I have also tried to be more patient. I am an extremely impatient person. I like to see results the moment I applied some action. It is still a work in progress. But over time, I have learned to take it slow and enjoy the process. Just like right now. I applied patience to my writing. In the past, all I thought about was wanting to be maybe a New York bestseller or at least be the best science-fiction novelist from Singapore. And I couldn’t wait to get there. Now I know it’s not easy. And it will never be. It takes patience and hard work.
Both gratitude and patience can go hand-in-hand too. It applies to my family and friends. I am also grateful for the fact that Singapore has a decent, working public transport that can get me to most places and try to be patient when there is a train fault. No need for random outburst or public display of unhappiness. If you can’t wait any longer, accept the situation, move on, and find an alternative.
If you studied and applied stoicism, even at the bare minimum, you will be able to understand what I am talking about.
But most Singaporeans will just complain. I don’t think they have that patience anymore. I also don’t think they have the gratitude anymore. They are always looking for greener grass without wanting to do anything about it. Or they just blame the politicians. I know I do. But it doesn’t change anything. Now I know that. You can vote out the politician at the next election cycle but the real problem is YOU.
Has always been you.
I have come to acknowledge and realize that politicians deal with big picture. They have a grand plan of how to make Singapore a better place. Someone has to do that so that we as nation has a direction. It is up to us to implement. But have we been implementing? We may have but is it enough?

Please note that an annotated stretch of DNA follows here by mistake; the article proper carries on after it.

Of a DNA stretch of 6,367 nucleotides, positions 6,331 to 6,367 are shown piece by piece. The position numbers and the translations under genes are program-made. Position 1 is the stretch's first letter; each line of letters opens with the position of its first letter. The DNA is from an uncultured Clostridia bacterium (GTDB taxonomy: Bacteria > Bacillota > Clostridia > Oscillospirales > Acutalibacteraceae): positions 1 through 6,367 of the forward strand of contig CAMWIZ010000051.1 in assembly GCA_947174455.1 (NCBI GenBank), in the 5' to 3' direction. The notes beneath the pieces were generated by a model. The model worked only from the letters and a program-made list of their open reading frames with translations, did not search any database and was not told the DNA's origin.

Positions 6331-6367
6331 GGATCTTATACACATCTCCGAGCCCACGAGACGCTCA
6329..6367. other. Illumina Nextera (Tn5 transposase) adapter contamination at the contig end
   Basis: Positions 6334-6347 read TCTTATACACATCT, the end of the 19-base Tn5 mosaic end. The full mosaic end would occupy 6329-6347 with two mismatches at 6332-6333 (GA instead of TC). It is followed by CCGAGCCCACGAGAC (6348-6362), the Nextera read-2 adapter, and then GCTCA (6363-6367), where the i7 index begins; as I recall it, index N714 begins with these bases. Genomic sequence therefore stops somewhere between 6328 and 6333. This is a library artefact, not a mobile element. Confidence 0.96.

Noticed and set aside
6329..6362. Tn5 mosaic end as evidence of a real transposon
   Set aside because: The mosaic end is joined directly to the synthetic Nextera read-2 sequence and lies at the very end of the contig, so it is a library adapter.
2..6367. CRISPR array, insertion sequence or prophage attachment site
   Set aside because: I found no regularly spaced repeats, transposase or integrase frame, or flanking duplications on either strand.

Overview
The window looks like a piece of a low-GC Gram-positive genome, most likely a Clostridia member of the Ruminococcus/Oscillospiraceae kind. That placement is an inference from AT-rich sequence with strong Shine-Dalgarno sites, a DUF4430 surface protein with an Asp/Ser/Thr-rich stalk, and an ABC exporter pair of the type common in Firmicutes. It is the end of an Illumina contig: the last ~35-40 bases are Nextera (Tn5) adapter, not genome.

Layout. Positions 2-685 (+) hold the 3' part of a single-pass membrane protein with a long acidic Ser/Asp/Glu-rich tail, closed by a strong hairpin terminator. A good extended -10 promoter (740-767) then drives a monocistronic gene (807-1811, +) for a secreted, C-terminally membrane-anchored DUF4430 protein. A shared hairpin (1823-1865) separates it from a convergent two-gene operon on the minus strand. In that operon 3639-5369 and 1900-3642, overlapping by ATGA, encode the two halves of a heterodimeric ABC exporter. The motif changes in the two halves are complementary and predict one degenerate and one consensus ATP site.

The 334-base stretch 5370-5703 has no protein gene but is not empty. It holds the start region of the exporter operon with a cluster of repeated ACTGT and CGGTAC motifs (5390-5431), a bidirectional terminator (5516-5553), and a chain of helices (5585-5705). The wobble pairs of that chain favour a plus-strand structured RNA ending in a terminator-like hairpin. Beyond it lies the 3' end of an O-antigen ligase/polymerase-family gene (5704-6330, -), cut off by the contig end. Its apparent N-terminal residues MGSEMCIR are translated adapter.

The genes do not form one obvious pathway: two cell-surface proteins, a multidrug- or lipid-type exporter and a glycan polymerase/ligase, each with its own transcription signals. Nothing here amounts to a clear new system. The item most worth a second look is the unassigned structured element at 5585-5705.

That lead me to the part on 5% more. 5% more effort. 5% more time.
The loudest Singapore complainers are who I assume to be lazy. You can get all defensive with that all you want or lie to me or make up some excuses. I don’t care. At the end, you could be lying to yourself to make yourself feel good and then continue to feel fucking miserable. So start asking yourself, what have I been doing and finding an answer to that.
From what I have observed, these people are NOT spending 5% more effort and time to be on the ground, focusing on making changes to their immediate environment or to themselves. Instead, they rather spend the energy and time doing something as meaningless as complaining.
It’s just noise really. No meaningful actions.
I’m pretty sure even entrepreneurs also say that complaining does nothing. Only by doing, you see result.
And what do I mean by doing? Here are some examples:
If you are a rail engineer, put in 5% more effort (even if you are not fucking paid for it), when it comes to train maintenance. How much is 5%? I don’t know the actual amount for you. For me, as a Software Engineer, 5% more simply could mean running an additional unit test on a piece of function before pushing out that piece of code.
If you are a parent, put in 5% more time to instill patience in your kids so that they grow up to be patient to wait for things to happen. You see, impatience is a major contributing factor to quality problem at the end. People just want result or get something done and over with at the snap of a finger. So they cut corners instead of spending 5% more effort, 5% more time or even both to deliver quality. Technology these days has made us even more impatient. We get instant dopamine rush or gratification from our smart phones. Instant notifications. Instant news. Instant feedbacks. So much so that we forgot what is it like to wait.
You see, if we on the ground didn’t even do things properly within our immediate environment or with ourselves, be fucking patient with the process, be grateful for what we have already achieved, how the fuck can we effect changes at other places.
For me, minimalism was hard. Gratitude was, and sometimes, is hard. Patience is hard. But I applied the same 5% more mindset to them. The end result is. I’m happier than I was. I’m less miserable than I was.
So I hope you can see that, it all starts with us, as an individual. I’m good now. Are you?